In his article The Case for a Chief Marketing Technologist, Scott Brinker argues that marketing should hire a technology professional within the marketing organization who understands the end-to-end technology tools and trends. I completely understand why Scott believes this is a good idea, but I think he is making a fatal assumption – that IT as a centralized service to an organization is too slow, too costly, too difficult to work with and has no understanding of marketing. Unfortunately, in too many companies, that’s exactly the situation.
However, I believe that his argument is myopic. If marketing makes technology decisions in a vacuum, you miss a great opportunity to pull in information from across the organization or even share your information with others. For example, about five years ago, I was working with one of the world’s largest automotive retailers. The customer information systems were completely siloed between sales and warranty service – which caused numerous customer service challenges. By fully integrating these systems, we were able to provide seamless customer interaction across the organization all the way from marketing through sales through service – with much happier customers the result. This project required the cooperation of multiple business units including automotive, parts, warranty and sales.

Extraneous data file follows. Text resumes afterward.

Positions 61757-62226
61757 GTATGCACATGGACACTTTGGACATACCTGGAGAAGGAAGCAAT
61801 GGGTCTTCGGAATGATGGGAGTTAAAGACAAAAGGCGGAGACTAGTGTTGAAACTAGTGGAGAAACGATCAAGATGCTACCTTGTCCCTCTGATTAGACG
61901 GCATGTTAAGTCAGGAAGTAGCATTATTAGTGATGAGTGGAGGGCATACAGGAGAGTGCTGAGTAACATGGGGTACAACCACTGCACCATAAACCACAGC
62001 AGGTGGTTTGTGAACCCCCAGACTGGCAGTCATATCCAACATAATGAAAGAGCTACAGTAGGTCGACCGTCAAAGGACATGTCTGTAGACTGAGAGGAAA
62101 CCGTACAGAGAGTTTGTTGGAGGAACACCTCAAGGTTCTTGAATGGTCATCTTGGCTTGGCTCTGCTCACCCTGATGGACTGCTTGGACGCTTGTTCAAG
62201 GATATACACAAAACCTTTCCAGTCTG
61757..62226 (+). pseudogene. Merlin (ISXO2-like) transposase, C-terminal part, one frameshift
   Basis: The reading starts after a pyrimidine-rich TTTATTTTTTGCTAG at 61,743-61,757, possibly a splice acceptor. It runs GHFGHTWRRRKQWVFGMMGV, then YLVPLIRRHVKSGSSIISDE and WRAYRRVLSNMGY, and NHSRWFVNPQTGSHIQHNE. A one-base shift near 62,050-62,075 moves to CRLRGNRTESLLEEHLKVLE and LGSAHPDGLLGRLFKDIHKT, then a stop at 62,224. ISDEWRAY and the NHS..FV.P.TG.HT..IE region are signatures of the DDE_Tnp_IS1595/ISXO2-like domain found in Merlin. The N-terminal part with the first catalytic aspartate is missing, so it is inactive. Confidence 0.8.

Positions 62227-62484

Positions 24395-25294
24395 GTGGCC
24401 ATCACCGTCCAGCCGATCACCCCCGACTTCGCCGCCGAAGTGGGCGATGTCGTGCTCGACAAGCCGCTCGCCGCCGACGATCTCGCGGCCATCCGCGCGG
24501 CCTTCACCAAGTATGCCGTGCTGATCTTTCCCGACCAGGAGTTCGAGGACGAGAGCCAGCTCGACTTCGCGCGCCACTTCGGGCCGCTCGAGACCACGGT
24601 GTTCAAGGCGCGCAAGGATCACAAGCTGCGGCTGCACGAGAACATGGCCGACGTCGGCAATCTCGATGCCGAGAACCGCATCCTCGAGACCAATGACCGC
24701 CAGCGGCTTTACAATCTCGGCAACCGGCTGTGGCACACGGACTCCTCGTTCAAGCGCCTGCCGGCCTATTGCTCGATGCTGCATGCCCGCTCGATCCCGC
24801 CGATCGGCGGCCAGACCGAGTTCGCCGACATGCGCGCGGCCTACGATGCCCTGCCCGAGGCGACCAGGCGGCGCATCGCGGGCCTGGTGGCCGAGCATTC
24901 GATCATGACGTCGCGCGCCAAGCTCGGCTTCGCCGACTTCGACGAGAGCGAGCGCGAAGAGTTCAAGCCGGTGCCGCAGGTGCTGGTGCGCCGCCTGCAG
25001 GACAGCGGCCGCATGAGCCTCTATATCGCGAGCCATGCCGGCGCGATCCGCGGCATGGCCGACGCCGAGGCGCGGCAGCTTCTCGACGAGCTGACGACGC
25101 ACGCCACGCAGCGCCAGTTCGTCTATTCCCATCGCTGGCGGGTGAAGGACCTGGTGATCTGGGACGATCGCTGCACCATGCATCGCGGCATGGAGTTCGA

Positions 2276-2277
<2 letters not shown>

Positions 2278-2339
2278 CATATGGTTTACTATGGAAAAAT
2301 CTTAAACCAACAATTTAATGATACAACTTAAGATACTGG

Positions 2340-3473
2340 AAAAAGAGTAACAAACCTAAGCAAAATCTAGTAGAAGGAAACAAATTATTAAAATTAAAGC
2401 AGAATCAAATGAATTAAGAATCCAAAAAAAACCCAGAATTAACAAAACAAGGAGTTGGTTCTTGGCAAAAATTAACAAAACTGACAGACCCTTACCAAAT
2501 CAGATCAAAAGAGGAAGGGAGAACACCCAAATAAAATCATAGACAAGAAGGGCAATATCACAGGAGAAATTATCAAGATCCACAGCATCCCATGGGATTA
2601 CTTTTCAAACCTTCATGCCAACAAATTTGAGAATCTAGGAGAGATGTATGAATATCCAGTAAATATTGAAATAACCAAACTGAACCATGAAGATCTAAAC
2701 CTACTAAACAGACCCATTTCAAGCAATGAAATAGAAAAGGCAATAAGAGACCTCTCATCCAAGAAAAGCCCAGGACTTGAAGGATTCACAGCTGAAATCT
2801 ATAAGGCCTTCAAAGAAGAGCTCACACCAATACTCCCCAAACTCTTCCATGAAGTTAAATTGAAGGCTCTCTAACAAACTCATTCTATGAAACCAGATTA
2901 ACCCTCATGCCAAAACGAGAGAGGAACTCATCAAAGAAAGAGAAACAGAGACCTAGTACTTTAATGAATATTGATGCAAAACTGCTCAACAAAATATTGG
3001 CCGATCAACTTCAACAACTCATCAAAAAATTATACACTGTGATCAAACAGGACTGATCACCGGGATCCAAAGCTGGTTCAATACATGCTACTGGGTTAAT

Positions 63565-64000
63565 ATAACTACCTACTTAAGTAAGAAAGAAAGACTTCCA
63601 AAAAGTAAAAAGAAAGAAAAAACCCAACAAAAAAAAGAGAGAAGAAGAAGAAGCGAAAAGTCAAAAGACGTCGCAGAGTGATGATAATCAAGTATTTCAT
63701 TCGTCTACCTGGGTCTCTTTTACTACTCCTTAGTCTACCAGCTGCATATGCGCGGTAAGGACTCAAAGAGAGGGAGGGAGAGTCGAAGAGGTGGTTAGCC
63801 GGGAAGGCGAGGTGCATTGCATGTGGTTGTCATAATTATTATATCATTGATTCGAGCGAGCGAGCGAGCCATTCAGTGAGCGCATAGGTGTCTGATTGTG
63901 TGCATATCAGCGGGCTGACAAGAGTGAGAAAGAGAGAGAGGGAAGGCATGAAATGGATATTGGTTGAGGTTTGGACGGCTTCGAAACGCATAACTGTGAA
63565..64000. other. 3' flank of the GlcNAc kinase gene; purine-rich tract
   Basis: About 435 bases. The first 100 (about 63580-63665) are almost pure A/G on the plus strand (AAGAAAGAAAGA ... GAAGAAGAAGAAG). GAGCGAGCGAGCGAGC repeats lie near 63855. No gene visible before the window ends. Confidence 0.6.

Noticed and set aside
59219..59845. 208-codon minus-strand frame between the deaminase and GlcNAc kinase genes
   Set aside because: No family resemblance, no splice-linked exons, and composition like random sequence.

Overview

Secondly, by putting a Chief Marketing Technologist in the organization itself, you create shadow IT that tends to prioritize its own needs independently. While this may accelerate things in the short term, it can really cause headaches in the long term. Often, as departmental solutions grow is size and complexity, IT needs to be brought in causing big transitional hardships such as costs, downtime and loss of functionality.
I believe the better answer is for marketing and IT to forge stronger alliances. When selecting tools, engage with IT to support the process so that they can worry about things like security, integration, performance and cost. When looking to implement a new project, work with IT to see if other sources of customer data can be pulled in for analysis. Of course, this is a two way street. Today, too many IT shops are ineffective and have little understanding of marketing. CIO’s should be pushing IT to become more business focused. If they aren’t, you can always initiate the conversation yourself – I’m not sure I’ve ever witnessed a close minded IT shop when business users are trying to treat them as partners.
At Merkle, we are often in the juxtaposition of marketing and IT. We make it our job to understand the business of marketing and provide value. We also make it our job to understand IT to make use of best in class solutions through the efficient use of technology systems. However, we find ourselves more and more engaging directly with senior technologists from IT at our client’s companies who see value in the services we provide and the data they could use across their organization. Finding ways for our clients to blur the lines between sales, marketing, IT and all other groups focused on the customer is what we strive for. It’s what all marketers should be striving for themselves…